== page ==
This dissertation describes an insider action research project in which the researcher, inspired by reentry literature suggesting that ritual and narrative may have a positive impact on formerly incarcerated individuals making the transition from prison back to their communities, examines the process of creating and enacting a public rite of passage with four formerly incarcerated men. Intending to investigate the step-by-step process of designing and implementing applied theatre with formerly incarcerated adults, the researcher instead finds himself confronted by a number of practical and ethical dilemmas that arise as he leads the men through a process intended to facilitate a transformative threshold crossing before an audience of family members, loved ones, and others with a stake in the issue of reentry. Using Angelides' (2001) critical incident framework as a model, the researcher isolates and describes the negotiations and resolutions of four issues, one for each of the four participants. These he labels "critical conversations." Each critical conversation surfaces important insights about applied theatre practice and prisoner reentry. Findings of this study show the importance of camaraderie, accomplishment, and performativity in the reentry process. They also point to the potential for the applied theater process to surface knowledge about reentry that is richer and more nuanced than is typically surfaced by either quantitative or traditional qualitative methods. Finally, the participants describe varying but concrete transformational outcomes related to perceptions about themselves, about others, and about their experiences of incarceration and reentry. Acknowledging the complementary approaches to rites of passage provided by this applied theatre model and the reentry courts, the researcher recommends coordinating with existing reentry courts to develop voluntary, small-scale rite of passage programs for formerly incarcerated individuals through which subjective and objective scales could be developed to measure outcomes for three groups: individuals who participate in both the applied theatre rite of passage and the reentry court; individuals who participate in only the reentry court; and individuals who participate in only the applied theatre rite of passage. Overall findings indicate that the applied theatre model could be an important, if limited, approach to combat the negative effects of reentry.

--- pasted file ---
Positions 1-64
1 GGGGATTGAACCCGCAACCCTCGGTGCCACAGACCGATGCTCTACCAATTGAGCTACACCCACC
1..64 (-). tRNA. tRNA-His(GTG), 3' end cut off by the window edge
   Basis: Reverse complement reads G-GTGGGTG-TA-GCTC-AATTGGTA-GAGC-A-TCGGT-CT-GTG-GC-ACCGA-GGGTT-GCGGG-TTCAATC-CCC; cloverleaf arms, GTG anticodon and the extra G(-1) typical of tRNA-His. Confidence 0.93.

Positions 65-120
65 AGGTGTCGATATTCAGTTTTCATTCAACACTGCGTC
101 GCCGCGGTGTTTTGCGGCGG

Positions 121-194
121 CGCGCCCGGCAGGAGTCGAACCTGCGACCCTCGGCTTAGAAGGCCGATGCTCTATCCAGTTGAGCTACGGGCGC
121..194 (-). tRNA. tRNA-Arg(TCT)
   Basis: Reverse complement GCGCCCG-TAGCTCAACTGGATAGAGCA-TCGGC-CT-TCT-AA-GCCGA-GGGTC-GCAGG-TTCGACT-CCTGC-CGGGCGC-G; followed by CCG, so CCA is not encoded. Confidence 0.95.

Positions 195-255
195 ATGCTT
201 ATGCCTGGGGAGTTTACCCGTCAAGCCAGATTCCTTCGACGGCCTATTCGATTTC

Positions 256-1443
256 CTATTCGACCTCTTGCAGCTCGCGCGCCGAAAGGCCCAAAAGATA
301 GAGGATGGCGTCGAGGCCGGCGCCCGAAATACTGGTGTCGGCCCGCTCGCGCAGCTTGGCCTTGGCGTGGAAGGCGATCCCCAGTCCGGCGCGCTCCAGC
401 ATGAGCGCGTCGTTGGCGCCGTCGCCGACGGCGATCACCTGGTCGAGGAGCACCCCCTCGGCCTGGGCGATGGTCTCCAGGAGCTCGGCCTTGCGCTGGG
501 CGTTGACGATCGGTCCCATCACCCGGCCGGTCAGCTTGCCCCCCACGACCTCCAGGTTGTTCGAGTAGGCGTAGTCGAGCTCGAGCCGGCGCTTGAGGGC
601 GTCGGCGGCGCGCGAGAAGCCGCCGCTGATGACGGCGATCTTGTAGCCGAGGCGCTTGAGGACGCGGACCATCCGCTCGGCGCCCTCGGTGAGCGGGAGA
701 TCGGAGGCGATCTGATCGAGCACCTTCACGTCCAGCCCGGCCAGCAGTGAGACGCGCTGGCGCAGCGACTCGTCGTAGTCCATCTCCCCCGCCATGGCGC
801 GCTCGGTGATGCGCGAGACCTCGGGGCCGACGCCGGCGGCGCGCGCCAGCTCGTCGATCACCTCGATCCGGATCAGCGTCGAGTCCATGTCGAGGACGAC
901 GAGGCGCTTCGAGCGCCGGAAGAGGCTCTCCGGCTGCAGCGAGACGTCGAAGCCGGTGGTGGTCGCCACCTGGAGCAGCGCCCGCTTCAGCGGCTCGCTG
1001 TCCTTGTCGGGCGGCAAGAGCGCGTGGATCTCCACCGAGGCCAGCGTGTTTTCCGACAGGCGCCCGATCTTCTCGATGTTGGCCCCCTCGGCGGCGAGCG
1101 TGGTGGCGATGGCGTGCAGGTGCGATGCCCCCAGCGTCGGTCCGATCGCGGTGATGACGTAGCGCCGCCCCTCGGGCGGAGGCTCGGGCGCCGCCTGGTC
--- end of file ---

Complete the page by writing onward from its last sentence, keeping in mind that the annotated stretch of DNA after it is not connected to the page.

|Advisor:||Taylor, Philip M.|
|Commitee:||Anderson, Gary, Goldman, Ricki|
|School:||New York University|
|Department:||Music and Performing Arts Professions|
|School Location:||United States -- New York|
|Source:||DAI-A 71/12, Dissertation Abstracts International|
|Subjects:||Performing Arts, Theater, Criminology|
|Keywords:||Applied theater, Formerly incarcerated, Incarceration, Prison, Reentry, Rite of passage, Ritual|
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